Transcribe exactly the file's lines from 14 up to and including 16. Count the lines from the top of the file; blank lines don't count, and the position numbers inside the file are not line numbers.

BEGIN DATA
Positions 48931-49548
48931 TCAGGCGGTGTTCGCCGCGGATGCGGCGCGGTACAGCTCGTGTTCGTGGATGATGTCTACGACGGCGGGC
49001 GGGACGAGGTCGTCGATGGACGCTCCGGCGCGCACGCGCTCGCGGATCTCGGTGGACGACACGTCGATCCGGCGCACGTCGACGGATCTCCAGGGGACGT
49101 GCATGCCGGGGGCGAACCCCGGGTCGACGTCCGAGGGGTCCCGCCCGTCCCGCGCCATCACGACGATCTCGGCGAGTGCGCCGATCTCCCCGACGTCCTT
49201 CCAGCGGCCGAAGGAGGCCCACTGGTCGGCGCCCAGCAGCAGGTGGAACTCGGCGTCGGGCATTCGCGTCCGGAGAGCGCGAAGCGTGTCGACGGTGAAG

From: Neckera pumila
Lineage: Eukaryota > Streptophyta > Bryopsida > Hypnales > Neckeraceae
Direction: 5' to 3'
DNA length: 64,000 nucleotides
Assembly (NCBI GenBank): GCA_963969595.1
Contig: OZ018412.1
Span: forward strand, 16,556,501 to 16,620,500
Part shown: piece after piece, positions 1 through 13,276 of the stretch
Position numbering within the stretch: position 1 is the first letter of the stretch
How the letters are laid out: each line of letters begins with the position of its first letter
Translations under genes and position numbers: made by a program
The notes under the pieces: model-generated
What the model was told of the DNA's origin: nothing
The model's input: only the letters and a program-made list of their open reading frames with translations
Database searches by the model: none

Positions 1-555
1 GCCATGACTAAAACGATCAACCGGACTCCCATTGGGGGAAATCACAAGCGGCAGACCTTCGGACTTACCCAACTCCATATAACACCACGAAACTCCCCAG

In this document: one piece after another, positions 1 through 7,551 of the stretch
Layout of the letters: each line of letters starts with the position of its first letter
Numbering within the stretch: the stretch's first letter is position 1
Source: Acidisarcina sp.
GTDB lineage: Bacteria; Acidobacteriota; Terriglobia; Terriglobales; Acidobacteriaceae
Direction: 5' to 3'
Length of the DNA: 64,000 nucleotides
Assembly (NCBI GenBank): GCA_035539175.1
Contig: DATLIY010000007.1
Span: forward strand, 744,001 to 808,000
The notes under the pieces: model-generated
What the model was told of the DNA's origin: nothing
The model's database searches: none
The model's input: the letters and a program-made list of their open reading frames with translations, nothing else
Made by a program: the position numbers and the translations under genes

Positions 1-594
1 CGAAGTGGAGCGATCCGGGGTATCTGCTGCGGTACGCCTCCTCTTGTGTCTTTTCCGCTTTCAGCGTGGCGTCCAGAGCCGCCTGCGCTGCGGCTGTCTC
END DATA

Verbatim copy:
Position numbering within the stretch: position 1 is the first letter of the stretch
How the letters are laid out: each line of letters begins with the position of its first letter
Translations under genes and position numbers: made by a program